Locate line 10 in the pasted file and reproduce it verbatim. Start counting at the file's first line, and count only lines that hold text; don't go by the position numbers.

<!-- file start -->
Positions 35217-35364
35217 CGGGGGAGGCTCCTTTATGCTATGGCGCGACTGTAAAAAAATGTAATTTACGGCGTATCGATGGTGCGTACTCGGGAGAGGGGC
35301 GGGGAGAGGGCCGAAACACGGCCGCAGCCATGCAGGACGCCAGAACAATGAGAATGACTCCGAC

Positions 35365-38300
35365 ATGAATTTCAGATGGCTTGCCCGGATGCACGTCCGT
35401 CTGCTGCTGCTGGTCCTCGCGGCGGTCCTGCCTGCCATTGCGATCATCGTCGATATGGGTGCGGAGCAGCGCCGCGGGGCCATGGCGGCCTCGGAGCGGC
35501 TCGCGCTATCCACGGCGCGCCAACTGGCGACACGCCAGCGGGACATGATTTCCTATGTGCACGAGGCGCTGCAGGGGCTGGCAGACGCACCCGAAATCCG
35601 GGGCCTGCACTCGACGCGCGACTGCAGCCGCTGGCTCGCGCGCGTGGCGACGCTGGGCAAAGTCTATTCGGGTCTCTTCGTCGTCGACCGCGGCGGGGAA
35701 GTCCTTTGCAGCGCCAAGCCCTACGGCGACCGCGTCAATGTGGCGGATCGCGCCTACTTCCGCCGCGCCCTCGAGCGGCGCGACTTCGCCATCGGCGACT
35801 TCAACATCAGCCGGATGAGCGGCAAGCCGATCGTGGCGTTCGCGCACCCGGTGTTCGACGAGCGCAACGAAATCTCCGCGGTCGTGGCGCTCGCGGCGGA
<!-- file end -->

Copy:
35801 TCAACATCAGCCGGATGAGCGGCAAGCCGATCGTGGCGTTCGCGCACCCGGTGTTCGACGAGCGCAACGAAATCTCCGCGGTCGTGGCGCTCGCGGCGGA